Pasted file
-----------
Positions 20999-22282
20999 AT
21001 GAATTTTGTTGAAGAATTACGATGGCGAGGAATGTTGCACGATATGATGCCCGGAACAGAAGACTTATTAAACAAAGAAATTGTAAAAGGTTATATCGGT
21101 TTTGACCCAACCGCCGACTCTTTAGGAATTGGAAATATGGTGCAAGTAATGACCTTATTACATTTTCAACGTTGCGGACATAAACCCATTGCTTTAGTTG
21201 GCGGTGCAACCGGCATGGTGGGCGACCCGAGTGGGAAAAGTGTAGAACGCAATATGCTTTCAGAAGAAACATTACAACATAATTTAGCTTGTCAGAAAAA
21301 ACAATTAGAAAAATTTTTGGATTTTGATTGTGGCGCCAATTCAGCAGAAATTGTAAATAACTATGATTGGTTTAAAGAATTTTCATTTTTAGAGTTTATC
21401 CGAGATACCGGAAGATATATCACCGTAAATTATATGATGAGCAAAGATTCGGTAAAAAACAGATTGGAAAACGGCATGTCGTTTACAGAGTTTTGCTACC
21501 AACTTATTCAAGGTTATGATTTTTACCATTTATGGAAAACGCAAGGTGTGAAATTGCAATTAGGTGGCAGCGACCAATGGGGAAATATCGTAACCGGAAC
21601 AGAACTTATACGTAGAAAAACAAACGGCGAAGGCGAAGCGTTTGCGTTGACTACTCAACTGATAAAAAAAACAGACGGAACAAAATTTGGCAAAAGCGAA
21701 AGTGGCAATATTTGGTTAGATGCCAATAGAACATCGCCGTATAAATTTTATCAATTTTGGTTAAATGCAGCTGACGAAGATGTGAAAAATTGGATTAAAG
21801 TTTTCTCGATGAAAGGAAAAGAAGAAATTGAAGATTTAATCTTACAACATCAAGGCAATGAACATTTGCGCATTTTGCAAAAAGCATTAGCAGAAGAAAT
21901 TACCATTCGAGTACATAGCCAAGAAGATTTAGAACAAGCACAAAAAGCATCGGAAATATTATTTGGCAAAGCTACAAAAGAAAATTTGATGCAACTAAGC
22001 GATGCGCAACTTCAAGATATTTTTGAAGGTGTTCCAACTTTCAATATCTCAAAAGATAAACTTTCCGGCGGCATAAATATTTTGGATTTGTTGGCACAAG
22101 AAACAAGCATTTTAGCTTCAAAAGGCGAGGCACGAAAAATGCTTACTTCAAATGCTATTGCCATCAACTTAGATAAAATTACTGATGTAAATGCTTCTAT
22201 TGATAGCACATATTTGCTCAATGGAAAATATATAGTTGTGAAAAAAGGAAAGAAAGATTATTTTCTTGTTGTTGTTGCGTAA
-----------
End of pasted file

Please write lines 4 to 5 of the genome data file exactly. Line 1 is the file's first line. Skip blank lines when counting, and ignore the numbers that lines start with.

21101 TTTGACCCAACCGCCGACTCTTTAGGAATTGGAAATATGGTGCAAGTAATGACCTTATTACATTTTCAACGTTGCGGACATAAACCCATTGCTTTAGTTG
21201 GCGGTGCAACCGGCATGGTGGGCGACCCGAGTGGGAAAAGTGTAGAACGCAATATGCTTTCAGAAGAAACATTACAACATAATTTAGCTTGTCAGAAAAA